external image yin-yang.jpgIn Chinese philosophy, the concept of yin yang is used to describe how seemingly disjunct or opposing forces are interconnected and interdependent in the natural world, giving rise to each other in turn. The concept lies at the heart of many branches of classical Chinese science and philosophy, as well as being a primary guideline of traditional Chinese medicine,and a central principle of different forms of Chinese martial arts and exercise, such as baguazhang,taijiquan, and qigong. Many natural dualities — e.g. dark and light, female and male, low and high — are viewed in Chinese thought as manifestations of yin and yang. "Yin means dark and cold, while Yang means bright and hot. The idea of Yin-Yang originated from the ancient Chinese philosophy of Fu Xi (伏羲)."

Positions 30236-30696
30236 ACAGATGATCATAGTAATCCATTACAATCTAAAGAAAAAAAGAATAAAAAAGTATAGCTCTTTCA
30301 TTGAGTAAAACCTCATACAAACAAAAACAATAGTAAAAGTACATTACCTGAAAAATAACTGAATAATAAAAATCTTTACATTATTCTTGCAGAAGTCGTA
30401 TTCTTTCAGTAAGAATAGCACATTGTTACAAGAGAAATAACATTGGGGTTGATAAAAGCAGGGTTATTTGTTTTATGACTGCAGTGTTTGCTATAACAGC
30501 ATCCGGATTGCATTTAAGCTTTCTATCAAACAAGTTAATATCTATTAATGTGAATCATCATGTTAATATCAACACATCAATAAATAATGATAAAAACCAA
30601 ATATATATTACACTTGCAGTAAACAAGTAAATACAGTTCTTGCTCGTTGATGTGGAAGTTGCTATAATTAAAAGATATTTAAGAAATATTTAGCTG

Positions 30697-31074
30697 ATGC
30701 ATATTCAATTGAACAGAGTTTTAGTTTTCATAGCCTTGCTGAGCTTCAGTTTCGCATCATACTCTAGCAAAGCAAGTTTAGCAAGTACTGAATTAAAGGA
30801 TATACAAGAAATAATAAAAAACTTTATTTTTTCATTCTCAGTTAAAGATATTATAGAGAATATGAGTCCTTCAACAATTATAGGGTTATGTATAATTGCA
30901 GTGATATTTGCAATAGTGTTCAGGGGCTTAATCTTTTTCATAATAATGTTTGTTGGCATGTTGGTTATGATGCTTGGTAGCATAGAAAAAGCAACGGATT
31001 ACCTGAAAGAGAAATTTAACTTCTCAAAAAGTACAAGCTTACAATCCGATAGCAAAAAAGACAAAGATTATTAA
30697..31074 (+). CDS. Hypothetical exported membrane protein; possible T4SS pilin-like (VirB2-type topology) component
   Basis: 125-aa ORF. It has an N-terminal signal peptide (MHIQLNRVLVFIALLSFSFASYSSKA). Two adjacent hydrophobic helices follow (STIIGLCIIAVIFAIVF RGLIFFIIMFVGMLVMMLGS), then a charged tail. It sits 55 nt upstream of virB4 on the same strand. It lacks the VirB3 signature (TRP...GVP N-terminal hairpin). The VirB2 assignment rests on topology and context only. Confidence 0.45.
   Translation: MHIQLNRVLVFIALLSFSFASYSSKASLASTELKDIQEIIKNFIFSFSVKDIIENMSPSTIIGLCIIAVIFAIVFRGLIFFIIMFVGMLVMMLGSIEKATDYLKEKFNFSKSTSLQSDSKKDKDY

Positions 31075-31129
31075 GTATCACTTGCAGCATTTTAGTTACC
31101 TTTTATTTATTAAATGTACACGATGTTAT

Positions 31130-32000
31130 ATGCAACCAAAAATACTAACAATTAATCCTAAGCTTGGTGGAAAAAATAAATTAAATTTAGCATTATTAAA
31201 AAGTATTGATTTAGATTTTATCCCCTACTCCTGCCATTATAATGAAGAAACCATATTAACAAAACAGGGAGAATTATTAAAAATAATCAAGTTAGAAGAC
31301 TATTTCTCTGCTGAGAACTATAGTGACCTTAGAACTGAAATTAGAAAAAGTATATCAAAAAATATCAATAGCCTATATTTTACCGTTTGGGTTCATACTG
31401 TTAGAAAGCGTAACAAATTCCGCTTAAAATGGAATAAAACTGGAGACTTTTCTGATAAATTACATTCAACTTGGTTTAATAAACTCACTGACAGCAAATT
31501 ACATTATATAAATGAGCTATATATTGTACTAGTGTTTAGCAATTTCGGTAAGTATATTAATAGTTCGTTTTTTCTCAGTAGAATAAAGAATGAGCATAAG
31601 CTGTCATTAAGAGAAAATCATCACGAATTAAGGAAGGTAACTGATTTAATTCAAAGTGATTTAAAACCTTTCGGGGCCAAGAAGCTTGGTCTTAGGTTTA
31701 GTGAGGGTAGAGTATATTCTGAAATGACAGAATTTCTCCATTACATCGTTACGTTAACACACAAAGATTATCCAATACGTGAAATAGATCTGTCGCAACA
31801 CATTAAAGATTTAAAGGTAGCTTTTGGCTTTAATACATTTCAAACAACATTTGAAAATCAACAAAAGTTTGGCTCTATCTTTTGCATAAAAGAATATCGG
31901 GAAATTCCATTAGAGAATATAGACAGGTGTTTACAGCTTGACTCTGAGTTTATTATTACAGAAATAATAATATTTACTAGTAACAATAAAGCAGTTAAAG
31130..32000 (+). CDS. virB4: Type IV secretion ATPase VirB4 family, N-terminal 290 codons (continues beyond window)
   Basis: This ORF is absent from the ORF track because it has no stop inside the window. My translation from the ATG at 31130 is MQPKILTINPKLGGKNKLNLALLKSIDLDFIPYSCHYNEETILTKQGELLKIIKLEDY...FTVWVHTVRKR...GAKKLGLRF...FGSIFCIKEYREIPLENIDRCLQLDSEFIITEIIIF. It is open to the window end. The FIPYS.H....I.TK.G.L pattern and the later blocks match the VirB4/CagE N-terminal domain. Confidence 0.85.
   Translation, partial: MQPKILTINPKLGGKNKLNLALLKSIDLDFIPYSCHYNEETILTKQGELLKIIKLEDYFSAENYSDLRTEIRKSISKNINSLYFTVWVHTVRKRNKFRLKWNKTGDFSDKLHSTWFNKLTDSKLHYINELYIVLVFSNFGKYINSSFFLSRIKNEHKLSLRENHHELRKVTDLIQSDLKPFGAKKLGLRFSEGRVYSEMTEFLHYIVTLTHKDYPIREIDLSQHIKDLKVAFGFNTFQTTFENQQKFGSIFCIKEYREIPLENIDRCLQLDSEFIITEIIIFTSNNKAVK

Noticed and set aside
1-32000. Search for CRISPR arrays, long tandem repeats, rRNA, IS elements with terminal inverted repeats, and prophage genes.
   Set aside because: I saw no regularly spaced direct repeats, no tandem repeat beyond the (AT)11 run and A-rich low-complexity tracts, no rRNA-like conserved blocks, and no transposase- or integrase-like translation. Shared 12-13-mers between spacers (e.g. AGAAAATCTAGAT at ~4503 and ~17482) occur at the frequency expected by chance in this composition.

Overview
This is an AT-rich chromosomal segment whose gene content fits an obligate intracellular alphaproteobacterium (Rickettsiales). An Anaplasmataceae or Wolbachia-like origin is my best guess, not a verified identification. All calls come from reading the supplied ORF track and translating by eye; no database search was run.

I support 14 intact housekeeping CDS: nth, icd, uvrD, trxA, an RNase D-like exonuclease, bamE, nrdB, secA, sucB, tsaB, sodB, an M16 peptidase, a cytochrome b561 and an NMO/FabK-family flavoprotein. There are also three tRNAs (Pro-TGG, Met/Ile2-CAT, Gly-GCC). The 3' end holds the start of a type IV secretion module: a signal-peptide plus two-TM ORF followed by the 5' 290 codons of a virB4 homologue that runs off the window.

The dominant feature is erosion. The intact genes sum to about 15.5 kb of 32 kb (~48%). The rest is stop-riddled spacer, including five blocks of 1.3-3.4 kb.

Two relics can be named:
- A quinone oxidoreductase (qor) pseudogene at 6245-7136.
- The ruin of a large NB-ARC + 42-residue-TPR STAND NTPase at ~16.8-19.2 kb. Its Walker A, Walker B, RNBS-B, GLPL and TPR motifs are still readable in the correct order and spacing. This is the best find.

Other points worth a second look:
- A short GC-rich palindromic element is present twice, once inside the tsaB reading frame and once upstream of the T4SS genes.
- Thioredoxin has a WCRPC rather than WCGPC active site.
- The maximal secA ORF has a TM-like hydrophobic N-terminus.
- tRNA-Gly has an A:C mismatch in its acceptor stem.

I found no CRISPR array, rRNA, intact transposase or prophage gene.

According to the philosophy, yin and yang are complementary opposites within a greater whole. Everything has both yin and yang aspects, which constantly interact, never existing in absolute stasis. Compare wuji. Yin and yang is symbolized by various forms of the Taijitu. It is commonly believed (especially in the West) that yin and yang correspond to "good" and "evil"; however, this was not an aspect included in ancient forms of the philosophy. The idea of yin and yang having a "moral" aspect was originated by the Confucian school (most notably Dong Zhongshu) around the second century BCE.